How do you like your books – hard cover with pages to bend over, electronic on a phone or pad, plugged into your ears? Mine come in all flavors – three I am reading now:
After finishing and enjoying Min Jin Lee’s Pachinko, I found her first novel – Free Food for Millionaires – and am now ensconced in her beautiful language and another tale of Korean immigrants – this time in New York City.
“…a tale of first-generation immigrants stuck between stodgy parents and the hip new world with focus on contemporary intergenerational cultural friction.”
So far, Casey has graduated from Princeton, been thrown out of her father’s house for disrespect, finds her boyfriend in bed with two women, and has headed to the Carlyle Hotel In New York City with her new credit card…what next?
Isabelle Allende’s In the Midst of Winter caught my eye and I am reading another tale of immigrants on my iPhone – this time in Brooklyn.
The novel revolves around three main characters: Evelyn Ortega, a twenty-year old young Guatemalan born, illegal immigrant; Lucia Maraz, an older woman and a Chilean born academic who lives in exile in the United States; and Richard Bowmaster, her landlord and colleague, who was married to a Brazilian woman earlier in his life. The three are thrown together when Richard rear ends the car Evelyn is driving. This minor accident draws the murdered body in the trunk of Evelyn’s car into the action.”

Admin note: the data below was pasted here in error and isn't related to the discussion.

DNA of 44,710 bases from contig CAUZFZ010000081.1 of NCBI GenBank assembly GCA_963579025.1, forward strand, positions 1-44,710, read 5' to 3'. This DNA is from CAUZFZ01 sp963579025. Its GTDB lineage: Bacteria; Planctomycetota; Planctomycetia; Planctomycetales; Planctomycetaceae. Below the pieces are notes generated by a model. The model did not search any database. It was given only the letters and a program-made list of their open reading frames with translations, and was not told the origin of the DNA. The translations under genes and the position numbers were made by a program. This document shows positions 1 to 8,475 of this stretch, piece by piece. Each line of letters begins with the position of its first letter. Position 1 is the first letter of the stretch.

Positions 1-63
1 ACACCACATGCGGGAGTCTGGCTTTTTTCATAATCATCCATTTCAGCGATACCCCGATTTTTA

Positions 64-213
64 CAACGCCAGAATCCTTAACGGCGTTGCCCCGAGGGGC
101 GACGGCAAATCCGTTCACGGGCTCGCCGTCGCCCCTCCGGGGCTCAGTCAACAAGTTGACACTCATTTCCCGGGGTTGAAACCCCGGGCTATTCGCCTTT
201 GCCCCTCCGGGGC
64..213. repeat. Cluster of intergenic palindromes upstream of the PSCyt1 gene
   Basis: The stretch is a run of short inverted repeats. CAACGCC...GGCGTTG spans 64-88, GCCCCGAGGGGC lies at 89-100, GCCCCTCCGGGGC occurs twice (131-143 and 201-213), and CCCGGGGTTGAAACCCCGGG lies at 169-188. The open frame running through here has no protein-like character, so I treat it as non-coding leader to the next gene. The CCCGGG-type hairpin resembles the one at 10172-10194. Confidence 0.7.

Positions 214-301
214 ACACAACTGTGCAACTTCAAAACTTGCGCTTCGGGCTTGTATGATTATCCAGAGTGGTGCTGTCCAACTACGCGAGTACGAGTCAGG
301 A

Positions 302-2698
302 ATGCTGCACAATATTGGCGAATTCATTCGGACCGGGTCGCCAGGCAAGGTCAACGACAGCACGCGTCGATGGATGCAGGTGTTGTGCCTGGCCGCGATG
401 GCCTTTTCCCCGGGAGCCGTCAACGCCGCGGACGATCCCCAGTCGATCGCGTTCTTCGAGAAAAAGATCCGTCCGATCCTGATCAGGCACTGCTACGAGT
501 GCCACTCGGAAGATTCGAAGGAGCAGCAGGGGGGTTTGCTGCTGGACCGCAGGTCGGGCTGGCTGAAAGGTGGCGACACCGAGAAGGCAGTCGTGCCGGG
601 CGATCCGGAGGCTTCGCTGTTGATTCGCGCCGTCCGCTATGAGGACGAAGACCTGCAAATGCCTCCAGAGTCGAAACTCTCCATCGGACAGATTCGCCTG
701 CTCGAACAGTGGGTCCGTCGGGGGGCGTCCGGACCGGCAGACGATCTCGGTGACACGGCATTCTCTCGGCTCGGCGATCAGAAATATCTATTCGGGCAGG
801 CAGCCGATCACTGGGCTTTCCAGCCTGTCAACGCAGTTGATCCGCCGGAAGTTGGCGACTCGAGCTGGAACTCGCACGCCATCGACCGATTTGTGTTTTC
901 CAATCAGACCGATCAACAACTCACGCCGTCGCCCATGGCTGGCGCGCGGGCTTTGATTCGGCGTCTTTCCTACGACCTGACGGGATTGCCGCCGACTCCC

When I read a review of George Eliot’s Scenes of Clerical Life, I could not resist this classic. It is available for free on Gutenberg Press, but with so many credits on audible, I decided to listen to it in the lovely British tones of Wanda McCaddon.
“This work, George Eliot’s fiction debut, contains three stories, all of which aim to disclose the value hidden in the commonplace. The Sad Fortunes of the Rev. Amos Barton, through vignettes of his life, portrays a character who is hard to like and easy to ridicule. Many people ridicule as well as slander and despise him, until his suffering shocks them into fellowship and sympathy. In Mr. Gilfil’s Love-Story, Eliot brings forth conflicting value systems revolving around a young woman, Caterina, and two men, Wybrow, who is capable of loving only himself, and Mr. Gilfil, whose love for Caterina is selfless and perceptive. The story Janet’s Repentance is an account of conversion from sinfulness to righteousness achieved through the selfless endeavors of an Evangelical clergyman.”
Lots to read – hope I can keep all the story lines from overlapping. What are you reading?